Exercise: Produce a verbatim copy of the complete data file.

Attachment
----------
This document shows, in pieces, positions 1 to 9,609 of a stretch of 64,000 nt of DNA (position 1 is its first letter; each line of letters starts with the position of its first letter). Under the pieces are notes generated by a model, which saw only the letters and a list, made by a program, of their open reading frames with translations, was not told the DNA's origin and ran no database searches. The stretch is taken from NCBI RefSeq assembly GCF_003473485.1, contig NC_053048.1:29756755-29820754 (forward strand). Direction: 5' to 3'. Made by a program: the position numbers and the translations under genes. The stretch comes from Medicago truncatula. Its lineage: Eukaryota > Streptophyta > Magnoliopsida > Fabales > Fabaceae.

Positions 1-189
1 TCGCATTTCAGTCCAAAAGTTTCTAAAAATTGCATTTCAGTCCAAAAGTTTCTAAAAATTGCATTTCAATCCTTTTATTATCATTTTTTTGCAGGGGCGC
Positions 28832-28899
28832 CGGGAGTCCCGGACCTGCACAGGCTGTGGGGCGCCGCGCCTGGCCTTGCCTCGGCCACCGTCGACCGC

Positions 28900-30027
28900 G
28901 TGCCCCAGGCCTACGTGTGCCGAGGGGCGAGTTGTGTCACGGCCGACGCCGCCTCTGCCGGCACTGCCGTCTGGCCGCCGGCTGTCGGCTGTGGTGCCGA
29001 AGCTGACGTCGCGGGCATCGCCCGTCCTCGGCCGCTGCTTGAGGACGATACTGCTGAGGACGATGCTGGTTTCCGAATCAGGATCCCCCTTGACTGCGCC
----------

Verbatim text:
This document shows, in pieces, positions 1 to 9,609 of a stretch of 64,000 nt of DNA (position 1 is its first letter; each line of letters starts with the position of its first letter). Under the pieces are notes generated by a model, which saw only the letters and a list, made by a program, of their open reading frames with translations, was not told the DNA's origin and ran no database searches. The stretch is taken from NCBI RefSeq assembly GCF_003473485.1, contig NC_053048.1:29756755-29820754 (forward strand). Direction: 5' to 3'. Made by a program: the position numbers and the translations under genes. The stretch comes from Medicago truncatula. Its lineage: Eukaryota > Streptophyta > Magnoliopsida > Fabales > Fabaceae.

Positions 1-189
1 TCGCATTTCAGTCCAAAAGTTTCTAAAAATTGCATTTCAGTCCAAAAGTTTCTAAAAATTGCATTTCAATCCTTTTATTATCATTTTTTTGCAGGGGCGC
Positions 28832-28899
28832 CGGGAGTCCCGGACCTGCACAGGCTGTGGGGCGCCGCGCCTGGCCTTGCCTCGGCCACCGTCGACCGC

Positions 28900-30027
28900 G
28901 TGCCCCAGGCCTACGTGTGCCGAGGGGCGAGTTGTGTCACGGCCGACGCCGCCTCTGCCGGCACTGCCGTCTGGCCGCCGGCTGTCGGCTGTGGTGCCGA
29001 AGCTGACGTCGCGGGCATCGCCCGTCCTCGGCCGCTGCTTGAGGACGATACTGCTGAGGACGATGCTGGTTTCCGAATCAGGATCCCCCTTGACTGCGCC